Tourism and Transport Modes, Networks and Flows David Timothy Duval
- Hardback - 344 pages
- 24 Sep 2007
- Channel View Publications
- 245 x 174 (Us Text)
Basket: 0 item(s) Total: £0.00
- Provides a thorough examination of various modes and types of transport and tourism - Clear, easy to use format with learning objectives and chapter summaries - Key sources and essay questions at the end of each chapter
The global growth of tourism has been matched by the significant growth in transport networks. In many ways, transport and tourism can be considered mutually dependent. Understanding the dimensions of tourism requires an understanding of how transport is governed, regulated and operated and how it subsequently facilitates tourism development. This book provides an overview of the relationships between various modes and types of transport and tourism. It views transport through various lenses, including inter-governmental regulations, national government regulation, the scope of transport networks and how this influences the shape of tourism, and the marketing and management of transport operations. The book ends with some considerations for the future of transport and tourism, including the management of environmental consequences and new forms of tourism-related transport.
David Duval is one of the world's leading experts in aviation networks. This comprehensive textbook, also including a review of the role of marine and ground transport for tourism, is an insightful and very welcome addition to the scarce course literature in the field.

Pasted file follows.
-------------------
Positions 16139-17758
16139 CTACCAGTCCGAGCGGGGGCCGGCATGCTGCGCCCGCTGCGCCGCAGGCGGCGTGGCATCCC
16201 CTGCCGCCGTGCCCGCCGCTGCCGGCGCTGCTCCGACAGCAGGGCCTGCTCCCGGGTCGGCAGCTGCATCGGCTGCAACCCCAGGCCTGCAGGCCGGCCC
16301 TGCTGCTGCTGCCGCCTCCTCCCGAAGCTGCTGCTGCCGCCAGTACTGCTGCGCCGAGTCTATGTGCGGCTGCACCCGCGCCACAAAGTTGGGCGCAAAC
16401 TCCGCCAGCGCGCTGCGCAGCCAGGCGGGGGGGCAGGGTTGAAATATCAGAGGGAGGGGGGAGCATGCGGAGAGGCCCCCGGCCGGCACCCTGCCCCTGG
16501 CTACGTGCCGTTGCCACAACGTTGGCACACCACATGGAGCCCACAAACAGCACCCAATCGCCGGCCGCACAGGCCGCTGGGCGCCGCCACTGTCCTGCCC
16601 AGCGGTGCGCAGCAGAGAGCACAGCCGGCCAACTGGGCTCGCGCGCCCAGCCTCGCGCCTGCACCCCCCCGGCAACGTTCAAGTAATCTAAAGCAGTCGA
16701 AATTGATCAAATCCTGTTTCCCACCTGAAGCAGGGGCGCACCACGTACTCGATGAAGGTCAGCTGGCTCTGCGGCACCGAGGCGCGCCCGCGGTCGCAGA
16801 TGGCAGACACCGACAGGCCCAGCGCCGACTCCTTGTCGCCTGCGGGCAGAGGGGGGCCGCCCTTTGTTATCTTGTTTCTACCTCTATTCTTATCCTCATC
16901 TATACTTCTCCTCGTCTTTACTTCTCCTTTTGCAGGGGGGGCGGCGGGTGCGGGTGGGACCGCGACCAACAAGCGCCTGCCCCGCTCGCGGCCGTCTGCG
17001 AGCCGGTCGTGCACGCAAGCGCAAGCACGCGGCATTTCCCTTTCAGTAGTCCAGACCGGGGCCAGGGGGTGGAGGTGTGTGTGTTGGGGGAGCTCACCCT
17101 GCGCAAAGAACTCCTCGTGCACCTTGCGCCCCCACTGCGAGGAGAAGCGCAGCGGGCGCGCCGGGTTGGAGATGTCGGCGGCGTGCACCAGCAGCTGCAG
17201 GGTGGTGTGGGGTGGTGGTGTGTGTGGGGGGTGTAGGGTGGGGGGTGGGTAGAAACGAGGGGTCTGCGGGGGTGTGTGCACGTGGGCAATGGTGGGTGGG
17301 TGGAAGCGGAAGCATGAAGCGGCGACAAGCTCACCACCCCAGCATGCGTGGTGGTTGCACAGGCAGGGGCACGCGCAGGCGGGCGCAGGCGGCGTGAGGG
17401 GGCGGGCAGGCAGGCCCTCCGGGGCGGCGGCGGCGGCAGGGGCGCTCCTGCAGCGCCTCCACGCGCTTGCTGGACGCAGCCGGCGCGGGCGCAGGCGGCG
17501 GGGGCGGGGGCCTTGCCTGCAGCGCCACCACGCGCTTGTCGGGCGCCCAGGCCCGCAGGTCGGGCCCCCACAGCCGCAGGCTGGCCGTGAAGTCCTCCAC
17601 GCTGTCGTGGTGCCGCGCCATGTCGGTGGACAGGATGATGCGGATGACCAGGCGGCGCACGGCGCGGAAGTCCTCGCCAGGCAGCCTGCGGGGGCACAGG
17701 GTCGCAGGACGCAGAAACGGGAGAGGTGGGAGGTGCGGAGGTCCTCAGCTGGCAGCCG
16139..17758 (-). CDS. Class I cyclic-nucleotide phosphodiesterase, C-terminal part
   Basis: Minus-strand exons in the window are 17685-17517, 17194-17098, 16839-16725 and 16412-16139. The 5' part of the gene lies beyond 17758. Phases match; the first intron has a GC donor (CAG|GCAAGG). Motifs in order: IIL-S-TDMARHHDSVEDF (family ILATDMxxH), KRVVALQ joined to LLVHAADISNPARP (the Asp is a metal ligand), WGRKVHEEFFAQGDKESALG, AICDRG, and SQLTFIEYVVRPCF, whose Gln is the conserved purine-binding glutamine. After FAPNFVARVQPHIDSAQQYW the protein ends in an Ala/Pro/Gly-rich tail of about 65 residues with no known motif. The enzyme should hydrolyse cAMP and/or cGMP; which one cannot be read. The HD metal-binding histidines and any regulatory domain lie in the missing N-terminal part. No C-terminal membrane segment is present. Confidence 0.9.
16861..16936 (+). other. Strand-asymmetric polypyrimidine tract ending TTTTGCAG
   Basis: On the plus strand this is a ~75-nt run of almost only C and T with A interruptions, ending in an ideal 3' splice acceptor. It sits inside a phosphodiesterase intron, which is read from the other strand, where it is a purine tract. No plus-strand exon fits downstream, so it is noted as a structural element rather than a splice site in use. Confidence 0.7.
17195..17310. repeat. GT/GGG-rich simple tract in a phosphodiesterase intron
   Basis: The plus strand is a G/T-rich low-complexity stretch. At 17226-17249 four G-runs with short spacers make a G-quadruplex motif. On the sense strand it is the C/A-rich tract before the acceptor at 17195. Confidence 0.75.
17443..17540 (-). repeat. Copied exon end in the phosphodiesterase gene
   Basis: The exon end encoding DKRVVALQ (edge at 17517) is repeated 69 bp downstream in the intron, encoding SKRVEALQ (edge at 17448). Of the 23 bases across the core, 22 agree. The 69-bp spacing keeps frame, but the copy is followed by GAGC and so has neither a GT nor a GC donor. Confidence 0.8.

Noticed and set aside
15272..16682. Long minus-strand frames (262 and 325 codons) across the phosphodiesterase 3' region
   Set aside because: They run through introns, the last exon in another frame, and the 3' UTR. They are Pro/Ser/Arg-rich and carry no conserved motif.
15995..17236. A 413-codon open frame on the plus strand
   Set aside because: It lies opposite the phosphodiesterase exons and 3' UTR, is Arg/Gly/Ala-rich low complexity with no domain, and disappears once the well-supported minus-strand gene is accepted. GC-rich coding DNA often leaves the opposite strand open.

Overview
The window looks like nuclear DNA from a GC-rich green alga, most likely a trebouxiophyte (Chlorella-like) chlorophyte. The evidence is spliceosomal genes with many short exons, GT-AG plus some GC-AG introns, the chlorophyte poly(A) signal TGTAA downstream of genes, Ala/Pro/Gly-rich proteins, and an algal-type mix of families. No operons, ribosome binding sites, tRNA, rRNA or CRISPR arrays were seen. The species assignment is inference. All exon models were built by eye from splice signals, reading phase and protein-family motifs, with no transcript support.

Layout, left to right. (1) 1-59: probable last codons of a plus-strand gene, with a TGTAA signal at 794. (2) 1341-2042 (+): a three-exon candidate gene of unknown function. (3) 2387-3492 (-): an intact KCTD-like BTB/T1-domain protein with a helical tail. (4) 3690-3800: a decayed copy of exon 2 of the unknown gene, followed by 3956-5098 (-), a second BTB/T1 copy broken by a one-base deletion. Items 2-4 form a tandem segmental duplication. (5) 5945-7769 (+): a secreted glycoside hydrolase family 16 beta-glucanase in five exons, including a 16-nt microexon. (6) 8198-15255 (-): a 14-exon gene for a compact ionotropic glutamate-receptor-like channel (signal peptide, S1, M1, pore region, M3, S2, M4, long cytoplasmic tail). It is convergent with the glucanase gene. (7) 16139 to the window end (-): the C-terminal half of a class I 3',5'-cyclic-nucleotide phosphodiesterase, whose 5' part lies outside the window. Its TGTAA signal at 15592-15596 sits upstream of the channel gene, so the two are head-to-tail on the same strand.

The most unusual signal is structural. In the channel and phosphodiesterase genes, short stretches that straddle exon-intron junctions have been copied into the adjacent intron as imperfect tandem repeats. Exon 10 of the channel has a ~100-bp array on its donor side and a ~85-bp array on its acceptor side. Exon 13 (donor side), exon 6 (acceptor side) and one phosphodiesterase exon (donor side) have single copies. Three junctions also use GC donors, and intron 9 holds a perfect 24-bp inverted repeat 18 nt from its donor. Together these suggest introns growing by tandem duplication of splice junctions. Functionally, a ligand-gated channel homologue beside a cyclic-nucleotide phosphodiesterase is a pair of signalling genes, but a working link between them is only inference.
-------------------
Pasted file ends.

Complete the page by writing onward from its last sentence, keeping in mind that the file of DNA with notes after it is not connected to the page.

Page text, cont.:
Stefan Gössling, Department of Service Management, Lund University, Sweden
This book provides an excellent overview of the key issues facing tourism and transport today at the global level, without losing sight of local impacts. It should appeal to those students who see transport as a key driver in international tourism.
Paul Peeters, Professor of Sustainable Transport and Tourism, Breda University, The Netherlands
David Timothy Duval is Senior Lecturer and Director of the International Business Programme at the University of Otago’s School of Business in Dunedin, New Zealand. He has written on aviation management, marketing and international regulatory environments and has consulted with several airlines in the Asia Pacific region. He is Editor of Tourism in the Caribbean (2004, Routledge) and Safety and Security in Tourism (with Dallen Timothy and C. Michael Hall, 2003, Haworth). David holds a PhD in Environmental Studies from York University.